How Much Do Physician Assistants Make? A Cost & Compensation Breakdown
If you’re on the path to becoming a PA-C, there’s a good chance you’ve wondered what your salary and overall compensation will look like at the end of the road. The short answer is that, according to the AAPA Salary Report, the median salary for a practicing PA in 2021 was $115,000.
The long answer is that in order to understand the overall return on investment as a PA, you should also consider the cost of earning and maintaining your certification. Here is the cost and compensation analysis for PAs, including salary, benefits, and the cost of PA education.
The first technical cost of becoming a PA-C is fulfilling the requirements to apply to PA programs. Usually, PA programs require you to complete prerequisite courses and a bachelor’s degree prior to applying. Many prospective PA students will already have student loans from their undergraduate degree before even applying to graduate school.
On top of that, some schools require applicants to submit a GRE score. The GRE has a $205 registration fee with an additional $30 fee to send your score to each program. It’s advisable to also factor in the cost of any accompanying GRE prep material, which can easily add up.
Besides the prerequisites, the PA school application process itself can add up to be pretty expensive as well. Most applications are through the CASPA portal, which costs $179 for the first program and $55 for each additional program. On top of this, some schools require supplemental applications with additional fees.
Therefore, it costs a minimum of $875 to apply to 10 PA programs, if at least one of those programs requires the GRE. This estimate only increases if you include supplemental application fees and factor in the cost of your undergraduate education costs. This “cost of entry” can pose a challenge because while applying to more programs may increase your chances of being accepted, it can also add up to be quite costly.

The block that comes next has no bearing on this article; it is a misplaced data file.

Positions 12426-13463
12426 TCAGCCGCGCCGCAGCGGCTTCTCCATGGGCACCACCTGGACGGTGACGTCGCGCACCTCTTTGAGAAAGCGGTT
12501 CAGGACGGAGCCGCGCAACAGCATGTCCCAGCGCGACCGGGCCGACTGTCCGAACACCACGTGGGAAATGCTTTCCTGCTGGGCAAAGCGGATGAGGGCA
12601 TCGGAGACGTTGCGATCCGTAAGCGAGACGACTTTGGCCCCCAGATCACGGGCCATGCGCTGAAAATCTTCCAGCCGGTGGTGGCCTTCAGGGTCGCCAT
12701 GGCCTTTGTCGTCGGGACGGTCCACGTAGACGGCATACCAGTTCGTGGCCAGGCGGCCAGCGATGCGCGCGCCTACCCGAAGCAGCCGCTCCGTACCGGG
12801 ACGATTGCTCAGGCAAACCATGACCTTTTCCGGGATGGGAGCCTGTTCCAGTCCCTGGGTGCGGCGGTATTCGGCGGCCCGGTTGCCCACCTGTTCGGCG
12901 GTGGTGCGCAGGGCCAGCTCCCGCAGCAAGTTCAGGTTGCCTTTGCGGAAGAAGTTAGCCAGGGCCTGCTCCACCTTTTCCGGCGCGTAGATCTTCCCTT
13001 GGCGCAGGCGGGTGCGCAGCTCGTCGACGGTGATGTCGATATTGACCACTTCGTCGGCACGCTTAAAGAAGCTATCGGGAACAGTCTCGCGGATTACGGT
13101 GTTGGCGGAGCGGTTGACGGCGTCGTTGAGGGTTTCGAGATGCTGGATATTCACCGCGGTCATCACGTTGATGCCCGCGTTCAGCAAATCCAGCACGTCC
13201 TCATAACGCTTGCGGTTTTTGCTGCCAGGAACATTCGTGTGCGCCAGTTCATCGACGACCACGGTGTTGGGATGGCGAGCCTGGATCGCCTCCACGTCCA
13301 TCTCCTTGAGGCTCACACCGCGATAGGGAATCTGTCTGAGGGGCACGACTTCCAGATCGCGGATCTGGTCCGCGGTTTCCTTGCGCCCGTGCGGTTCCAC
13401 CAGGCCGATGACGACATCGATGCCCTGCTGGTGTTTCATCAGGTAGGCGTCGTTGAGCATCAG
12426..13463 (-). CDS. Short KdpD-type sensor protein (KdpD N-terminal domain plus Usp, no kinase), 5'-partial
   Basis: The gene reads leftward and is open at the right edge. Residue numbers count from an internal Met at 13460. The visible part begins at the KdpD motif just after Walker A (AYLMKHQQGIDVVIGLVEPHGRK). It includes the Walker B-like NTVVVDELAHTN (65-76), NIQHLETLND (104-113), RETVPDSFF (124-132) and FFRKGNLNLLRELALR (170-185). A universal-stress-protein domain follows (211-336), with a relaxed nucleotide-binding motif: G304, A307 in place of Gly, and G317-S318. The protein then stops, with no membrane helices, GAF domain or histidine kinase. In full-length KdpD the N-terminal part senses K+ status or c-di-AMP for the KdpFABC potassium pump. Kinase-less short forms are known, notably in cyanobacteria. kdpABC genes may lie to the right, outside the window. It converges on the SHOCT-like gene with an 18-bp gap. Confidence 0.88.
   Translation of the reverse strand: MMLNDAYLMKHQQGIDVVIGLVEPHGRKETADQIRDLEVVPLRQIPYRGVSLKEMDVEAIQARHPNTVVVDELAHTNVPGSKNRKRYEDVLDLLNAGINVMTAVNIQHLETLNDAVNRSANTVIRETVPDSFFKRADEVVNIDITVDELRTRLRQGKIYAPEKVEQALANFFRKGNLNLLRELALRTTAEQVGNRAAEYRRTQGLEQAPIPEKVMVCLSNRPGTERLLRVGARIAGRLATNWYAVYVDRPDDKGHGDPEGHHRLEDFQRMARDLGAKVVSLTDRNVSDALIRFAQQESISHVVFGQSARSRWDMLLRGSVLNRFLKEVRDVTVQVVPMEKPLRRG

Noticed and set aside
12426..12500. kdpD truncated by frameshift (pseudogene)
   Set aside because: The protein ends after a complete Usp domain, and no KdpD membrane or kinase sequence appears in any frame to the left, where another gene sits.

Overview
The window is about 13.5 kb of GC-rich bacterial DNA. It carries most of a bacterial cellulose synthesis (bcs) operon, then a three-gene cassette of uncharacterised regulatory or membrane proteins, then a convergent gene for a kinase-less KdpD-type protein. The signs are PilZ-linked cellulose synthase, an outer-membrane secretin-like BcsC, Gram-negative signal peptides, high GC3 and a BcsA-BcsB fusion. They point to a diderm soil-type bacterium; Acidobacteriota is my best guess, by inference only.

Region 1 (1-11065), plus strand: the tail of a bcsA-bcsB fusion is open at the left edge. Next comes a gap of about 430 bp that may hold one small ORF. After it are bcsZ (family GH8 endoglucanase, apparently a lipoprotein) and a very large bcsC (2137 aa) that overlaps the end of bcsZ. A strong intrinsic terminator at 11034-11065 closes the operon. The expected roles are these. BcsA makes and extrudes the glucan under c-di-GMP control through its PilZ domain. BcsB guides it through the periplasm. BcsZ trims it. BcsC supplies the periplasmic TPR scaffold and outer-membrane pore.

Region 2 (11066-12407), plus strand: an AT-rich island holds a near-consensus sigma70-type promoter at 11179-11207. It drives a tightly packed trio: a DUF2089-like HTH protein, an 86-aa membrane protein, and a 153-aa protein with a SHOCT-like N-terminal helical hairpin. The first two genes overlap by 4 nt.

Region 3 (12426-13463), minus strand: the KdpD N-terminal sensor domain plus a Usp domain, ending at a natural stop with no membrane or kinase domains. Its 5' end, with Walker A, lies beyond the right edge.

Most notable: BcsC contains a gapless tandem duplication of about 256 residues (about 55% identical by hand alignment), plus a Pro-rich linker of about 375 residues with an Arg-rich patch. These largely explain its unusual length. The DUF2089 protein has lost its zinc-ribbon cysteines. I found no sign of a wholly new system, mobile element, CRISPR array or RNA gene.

Like most graduate programs, PA school is expensive. According to AAPA, PA program tuition can vary between $30,000 to more than $120,000. This is a wide range due to public institutions generally having lower tuition than private programs. While you may be able to receive a scholarship, you should not bank on it when planning for education costs.
It is not advisable to have a job during PA school, given the rigorous coursework and schedule variability. With that, most students find themselves taking out loans to pay for both tuition and living expenses. It is important to consider the cost of living in the location of your school. Generally, rural schools may offer cheaper options for housing than urban areas would. So, if you plan to take out loans for rent, you should factor this into your total cost. Other notable costs of PA school include textbooks and course supplies including a computer.